For the spiritual wants of Jamaica alone, tiyo hundred evangelical labourers would be required. There are as yet in that large and fine island not more (even with the addition that has been lately made to their number,) than sixty mia. sionaries. It has therefore obtained little more than a fourth part of what it needs, and they are continually intreating inore help “Come over and help us," is the cry both of the negroes, and those already engaged in their instruction. With the increase of the population, their necessities will increase ; and if there be not some bold and large efforts made now for that purpose, the most favourable opportunity ever presented to the Christian public for spreading the gospel among the negro rące, both in the eastern and western hemispheres, will be lost. I do not hesitate to say, that as many ministers as can be sent into that field will find im. mediate and full employment; aud if spared in their work, will be the means of gathering large churches of the negroes to Christ. It is a remarkable and interesting fact, that there are no Papists in Jamaica among the negroes. There is but little doubt, however, that they will avail themselves of the present opening to insinuate themselves, and the most effectual and only way to keep them out, is to occupy the ground before them.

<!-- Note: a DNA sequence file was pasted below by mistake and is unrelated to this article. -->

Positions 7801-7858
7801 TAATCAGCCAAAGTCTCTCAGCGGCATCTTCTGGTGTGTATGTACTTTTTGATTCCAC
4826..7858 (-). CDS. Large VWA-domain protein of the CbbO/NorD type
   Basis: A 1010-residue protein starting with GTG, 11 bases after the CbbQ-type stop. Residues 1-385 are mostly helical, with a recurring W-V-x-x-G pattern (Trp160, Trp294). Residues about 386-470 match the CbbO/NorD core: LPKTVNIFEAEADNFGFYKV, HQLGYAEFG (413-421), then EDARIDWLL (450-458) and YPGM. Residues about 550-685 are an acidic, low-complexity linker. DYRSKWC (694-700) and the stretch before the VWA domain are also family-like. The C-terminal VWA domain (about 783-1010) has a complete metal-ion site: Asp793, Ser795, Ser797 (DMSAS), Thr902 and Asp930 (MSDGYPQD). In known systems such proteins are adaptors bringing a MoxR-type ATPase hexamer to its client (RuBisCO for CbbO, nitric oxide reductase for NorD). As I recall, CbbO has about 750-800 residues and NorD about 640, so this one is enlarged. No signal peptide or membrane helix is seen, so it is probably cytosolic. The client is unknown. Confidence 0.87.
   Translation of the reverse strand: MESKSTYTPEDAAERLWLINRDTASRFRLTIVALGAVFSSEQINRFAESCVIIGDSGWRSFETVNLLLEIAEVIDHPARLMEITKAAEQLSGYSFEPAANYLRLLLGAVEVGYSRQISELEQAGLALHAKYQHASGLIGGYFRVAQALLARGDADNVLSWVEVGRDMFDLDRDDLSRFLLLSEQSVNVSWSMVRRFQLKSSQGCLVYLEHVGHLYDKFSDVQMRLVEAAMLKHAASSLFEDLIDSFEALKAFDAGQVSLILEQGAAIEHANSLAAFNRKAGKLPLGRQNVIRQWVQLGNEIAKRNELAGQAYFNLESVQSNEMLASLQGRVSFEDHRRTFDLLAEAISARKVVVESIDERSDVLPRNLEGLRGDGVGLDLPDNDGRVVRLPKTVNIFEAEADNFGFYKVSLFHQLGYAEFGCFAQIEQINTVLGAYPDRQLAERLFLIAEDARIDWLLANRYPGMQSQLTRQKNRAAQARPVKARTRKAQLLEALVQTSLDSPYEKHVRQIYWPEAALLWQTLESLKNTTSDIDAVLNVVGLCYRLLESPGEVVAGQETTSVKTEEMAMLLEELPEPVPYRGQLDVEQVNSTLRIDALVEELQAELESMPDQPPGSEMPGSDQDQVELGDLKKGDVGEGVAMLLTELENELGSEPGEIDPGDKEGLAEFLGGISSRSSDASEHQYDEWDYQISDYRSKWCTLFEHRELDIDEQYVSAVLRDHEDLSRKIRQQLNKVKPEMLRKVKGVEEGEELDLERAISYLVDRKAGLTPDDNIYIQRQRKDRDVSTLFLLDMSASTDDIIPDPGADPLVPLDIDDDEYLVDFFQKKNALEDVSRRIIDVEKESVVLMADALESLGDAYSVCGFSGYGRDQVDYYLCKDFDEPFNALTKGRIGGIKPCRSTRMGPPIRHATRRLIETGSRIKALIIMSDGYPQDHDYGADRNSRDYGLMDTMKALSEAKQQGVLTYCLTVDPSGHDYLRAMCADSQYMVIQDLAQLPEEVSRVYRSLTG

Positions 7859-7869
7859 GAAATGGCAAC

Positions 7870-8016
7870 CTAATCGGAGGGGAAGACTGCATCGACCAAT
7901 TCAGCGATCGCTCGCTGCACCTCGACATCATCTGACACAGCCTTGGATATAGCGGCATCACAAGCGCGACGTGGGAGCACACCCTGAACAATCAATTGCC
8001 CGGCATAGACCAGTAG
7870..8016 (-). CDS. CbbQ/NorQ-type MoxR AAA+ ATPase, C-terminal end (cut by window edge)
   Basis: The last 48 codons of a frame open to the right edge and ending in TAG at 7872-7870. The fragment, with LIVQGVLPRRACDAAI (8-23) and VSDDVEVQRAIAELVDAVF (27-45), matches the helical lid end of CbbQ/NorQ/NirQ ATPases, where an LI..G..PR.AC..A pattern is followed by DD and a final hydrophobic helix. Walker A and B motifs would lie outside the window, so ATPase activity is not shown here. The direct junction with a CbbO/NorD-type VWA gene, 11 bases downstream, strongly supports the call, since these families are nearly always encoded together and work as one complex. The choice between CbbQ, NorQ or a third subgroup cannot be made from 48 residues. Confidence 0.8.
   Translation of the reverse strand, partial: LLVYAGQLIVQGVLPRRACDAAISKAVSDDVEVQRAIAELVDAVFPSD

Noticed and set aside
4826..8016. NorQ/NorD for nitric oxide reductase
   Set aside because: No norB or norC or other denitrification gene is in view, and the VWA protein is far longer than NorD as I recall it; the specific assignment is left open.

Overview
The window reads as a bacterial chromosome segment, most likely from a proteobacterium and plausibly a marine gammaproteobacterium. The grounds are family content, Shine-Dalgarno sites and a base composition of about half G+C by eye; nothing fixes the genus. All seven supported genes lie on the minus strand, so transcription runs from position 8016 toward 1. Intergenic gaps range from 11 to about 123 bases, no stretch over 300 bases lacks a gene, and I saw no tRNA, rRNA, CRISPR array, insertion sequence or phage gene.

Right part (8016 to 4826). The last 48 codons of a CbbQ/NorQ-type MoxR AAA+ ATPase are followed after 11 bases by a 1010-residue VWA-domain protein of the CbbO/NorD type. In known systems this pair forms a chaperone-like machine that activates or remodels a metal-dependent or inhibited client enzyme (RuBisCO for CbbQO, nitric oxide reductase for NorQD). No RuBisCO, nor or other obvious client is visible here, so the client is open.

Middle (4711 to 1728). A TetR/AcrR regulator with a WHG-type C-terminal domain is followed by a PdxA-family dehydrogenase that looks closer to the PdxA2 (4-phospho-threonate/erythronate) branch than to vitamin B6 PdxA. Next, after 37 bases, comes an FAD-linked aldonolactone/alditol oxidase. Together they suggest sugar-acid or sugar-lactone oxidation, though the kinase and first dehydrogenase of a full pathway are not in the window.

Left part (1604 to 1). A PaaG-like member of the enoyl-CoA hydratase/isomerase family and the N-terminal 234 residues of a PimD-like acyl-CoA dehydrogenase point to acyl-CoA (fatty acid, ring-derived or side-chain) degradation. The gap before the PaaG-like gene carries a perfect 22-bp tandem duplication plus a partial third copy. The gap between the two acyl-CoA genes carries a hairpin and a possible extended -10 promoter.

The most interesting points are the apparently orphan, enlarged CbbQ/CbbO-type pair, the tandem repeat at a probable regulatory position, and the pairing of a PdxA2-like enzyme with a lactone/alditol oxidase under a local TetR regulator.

The annual expense of each of the Sogiety's stations in Jamaica, is about £300. I am allowed £250 and a free house, which at the rate of the country is worth £50 of annual rent. This sum is intended to cover all expenses, both present and future. Living in Jamaica is, in every respect, more than twice as expensive as in this country. Myself and family could live as comfortably in Ireland on £100 a year and a free house, as we do in Jamaica on the sum I mentioned. There is a reasonable prospect, that the expense will diminish. When congregations have been formed there for some time, and have acquired some degree of consistency, they will begin to support the gospel among themselves; and though it may be but little at first, it will, 1 doubt not, steadily increase, till they maintain their own ministers, and then they will begin to perform the additional Christian duty of sending the gospel to others, Thus though a West India mission is, in the outset, an ex. pensive one, it will soon be the lightest of all missions; and the funds which formerly flowed in that channel, will be free to flow in some other. The case is like that of Æsop of old, who, when commencing a journey with his fellow-slaves, took up the provision basket, though the heaviest of all the loads that were to be carried after their master ; foreseeing that though the weightiest in the morning, it would be the lightest before night; and when derided by his comrades for his folly at the outset, he told them he would laugh at them before the end of the journey. If the congregations in Dublin agree to this plan, they should raise the full £300 yearly, and let the additional £50 be for a catechist's salary, or some other good purpose connected with the station in the meantime, since the use of my dwelling-house, rent free, depends on the life of the present possessor. If they adopt me as their missionary, I will not only be satisfied, bui delighted. I shall deem it both an honour and an advantage. I have always felt peculiarly interested in the work of God in that city, having there spent the first part of my Christian life, and there formed my resolution to be a missionary; and though long absent from it, yet having still a number of my dear friends in your congregation, and others, I feel still closely united to you all. If this plan be adopted, I would propose to write to you, in a series of letters every three months, a history of my mission, from the commence. ment to the present time, and after that, to write as often as I had any thing worth communicating, extracts from my journals, &c. And you, Mr. Stuart, and Mr. Simpson, would, in turn, write to me at least every six months, or oftener if you could.